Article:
We all wish Pete the greatest success at Southampton, apologise to him for our merciless taunting, and have every confidence that one day he will appear in the immortal pages of Who's Who.

M. B. Robbins
At School 1961-68; Prefect 1968; Literary Circle; Folk Society; 2nd XI Soccer; Allpass House Athletics; 123 Club Organising Committee; Christian Union.
Mick was the Prefects' Room No. 2 Bohemian, as a glimpse of him roaring down Brookscroft Road on his decaying scooter, clad in a camouflage-coloured anorak and with a crash-helmet perched gawkily on his long Greco-Chingfordian hair would prove. This casual appearance and attitude, together with his somewhat variable temperament, gained him the contempt of a certain member of the staff, who objected to the celebrated phrase 'a Henry James Nightmare' in one of Mick's long and rambling poems. However, Mick only rewarded contempt with more contempt.
A keen member of the 2nd XI and an avid supporter of Tottenham Hotspur, Mick's sporting interests were somewhat under-rated, as was his academic ability. He never seemed to make much effort at his work, and consequently was looked on as a somewhat desultory worker, but in fact, his ability showed through in occasional brilliant essays, and he gained a place at the University of Sussex where we have no doubt, his desertboots will stand him in good stead.
A sincere, and, some said, over-sincere, Christian, Mick organised the 123 Club and was to be seen in the annals of the Christian Union. We will long remember his guitar-,playing, his dissertations on the nature of spontaneous art, and wish him well in the future.

D. Stoker
At School 1961-68; Prefect 1967-68; Librarian; Secretary Science Society; Computing Society.
Brian was a scientist, which in the prefects' room tradition, should have been enough to damn him. Moreover, his ancestry was Irish. But he was no run-of-the-mill scientist, and the more
flamboyant Arts prefects were somewhat at a loss to know what to do with him when he usurped the privilege retained by the proud elite, of reading the "Times" in the Room. One of the most moving sights was to see the B.D.S. and his journal unperturbed during a simultaneous clangour of chair-testing, wall-racing, pref-room football, and the now deceased art of yokelbaiting.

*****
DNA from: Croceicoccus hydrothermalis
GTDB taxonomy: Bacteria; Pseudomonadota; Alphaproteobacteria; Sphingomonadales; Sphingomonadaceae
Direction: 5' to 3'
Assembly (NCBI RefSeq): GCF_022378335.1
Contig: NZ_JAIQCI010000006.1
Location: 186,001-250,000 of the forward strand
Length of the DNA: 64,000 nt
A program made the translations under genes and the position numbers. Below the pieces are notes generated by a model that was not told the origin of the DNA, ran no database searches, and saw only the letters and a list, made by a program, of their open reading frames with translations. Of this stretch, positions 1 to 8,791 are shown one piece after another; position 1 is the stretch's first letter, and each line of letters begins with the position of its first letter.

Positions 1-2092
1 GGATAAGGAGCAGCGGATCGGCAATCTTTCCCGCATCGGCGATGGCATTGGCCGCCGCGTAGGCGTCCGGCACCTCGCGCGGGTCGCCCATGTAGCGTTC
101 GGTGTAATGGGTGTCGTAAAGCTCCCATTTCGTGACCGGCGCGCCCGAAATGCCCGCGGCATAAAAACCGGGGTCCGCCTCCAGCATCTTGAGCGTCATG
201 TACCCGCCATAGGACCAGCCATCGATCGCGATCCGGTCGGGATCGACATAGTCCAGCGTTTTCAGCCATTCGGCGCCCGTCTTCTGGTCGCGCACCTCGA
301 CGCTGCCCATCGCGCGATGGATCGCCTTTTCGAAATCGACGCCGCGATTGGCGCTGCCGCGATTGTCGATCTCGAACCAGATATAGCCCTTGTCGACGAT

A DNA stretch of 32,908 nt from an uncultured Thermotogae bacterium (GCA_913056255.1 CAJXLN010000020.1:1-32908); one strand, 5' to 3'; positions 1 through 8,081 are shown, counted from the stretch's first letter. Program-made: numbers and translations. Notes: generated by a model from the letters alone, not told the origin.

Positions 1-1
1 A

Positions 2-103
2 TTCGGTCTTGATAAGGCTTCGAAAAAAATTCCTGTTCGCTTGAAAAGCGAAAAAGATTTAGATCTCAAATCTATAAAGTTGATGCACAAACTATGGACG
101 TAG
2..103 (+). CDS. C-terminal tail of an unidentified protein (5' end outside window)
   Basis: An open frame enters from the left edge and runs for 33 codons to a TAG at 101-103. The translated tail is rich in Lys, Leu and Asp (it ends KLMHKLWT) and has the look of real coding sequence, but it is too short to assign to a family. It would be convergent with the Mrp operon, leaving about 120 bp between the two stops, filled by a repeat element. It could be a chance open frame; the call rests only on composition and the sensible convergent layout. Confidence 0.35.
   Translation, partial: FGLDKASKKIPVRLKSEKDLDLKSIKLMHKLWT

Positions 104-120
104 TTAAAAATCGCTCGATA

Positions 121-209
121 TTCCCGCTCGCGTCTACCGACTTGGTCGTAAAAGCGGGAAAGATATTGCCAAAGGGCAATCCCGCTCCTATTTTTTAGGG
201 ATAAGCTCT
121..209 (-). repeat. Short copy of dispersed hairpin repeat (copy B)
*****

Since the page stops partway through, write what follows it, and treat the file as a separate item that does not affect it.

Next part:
But occasionally, sanctions were taken, and it found itself soaked in Pepsi-Cola, and freezing in the tuckshop fridge, or being roasted on a Bunsen in the Chemistry Lab. Upon a11 this Brian looked with disdain, and cheerful resignation.
Newspapers apart, B.D. was a most conscientious prefect. He was always willing to help out, on play nights and open days, as well as in the tuckshop or at milk duty. He organised the Science Society so that it flourished while the more pretentious Arts Societies floundered.
It is pointless to wish Brian well, for we all know his quiet determination, and his diligence will ensure for him in everybody he meets as great a regard as we bore him ourselves.

L. J. Thurston
At School 1960-68; Prefect 1967-68; Secretary Geographical Society; Jazz Society; Committee Railway Society; Committee Railway Society; Committee T.B.L. Society; 2nd XI Football; lst XI Cricket; Librarian 1966-68; Mallinson Soccer Captain.
Les was a popular choice as prefect, and when appointed in September 1967 settled down quickly to P.R. life. He was probably so popular because of his many interests, that were combined with an affable and willing personality, which meant he could talk with authority on everything from Rhythm and Blues, the niceties of inswingers or Bullied pacifics to a certain prefect's love for Beds. He was also an expert in such widely diverse matters as mountaineering and the anthropology of the Loughton area.
He was a great lover of the now happily-deceased diurnal mammary-fluid-of-the-bovine-quadruped-graffing sessions, and was greatly detested by the unfortunate beings who had been given the task of clearing up the debris. A great tuckshop wall-scrawler, he was also renowned for his other wall decorations, with which the Room was once adorned. His humour never failed, and he possessed an excellent sarcastic invective which he saved for those on whom he poured good-hearted contempt. One excellent example was delivered when he was dangling from the outriders of a viaduct in Muswell Hill, about fifty feet above the ground, which at least shows both his versatility and constancy.
Academically, Les worked well within the limitations he knew himself to have, and achieved his object: entry to the B.R. Management Apprenticeship Scheme in which we all congratulate him and bid him take care of his screwdriver (which we never did borrow).

A. D. F. Wilkes
At School 1966-68; Prefect 1967-68; Vice Captain School Football 1967-68-full colours; lst XI Cricket-full colours; Lor.. don Schools Cricket; House basket ball, athletics, swimming.
Whatever Andy did, he would do it casually, for nothing could disturb or rush him. In the same manner, he aired his opinions tersely and somewhat colloquically, leaving no room for speculation as to his feelings. Although he entered the School in the Sixth form, he was well-known and liked in the school. owing to his willingness to carry out duties and do them cheerfully. Many junior boys will remember him as the golliwog on sale for 6d. in the tuck shop.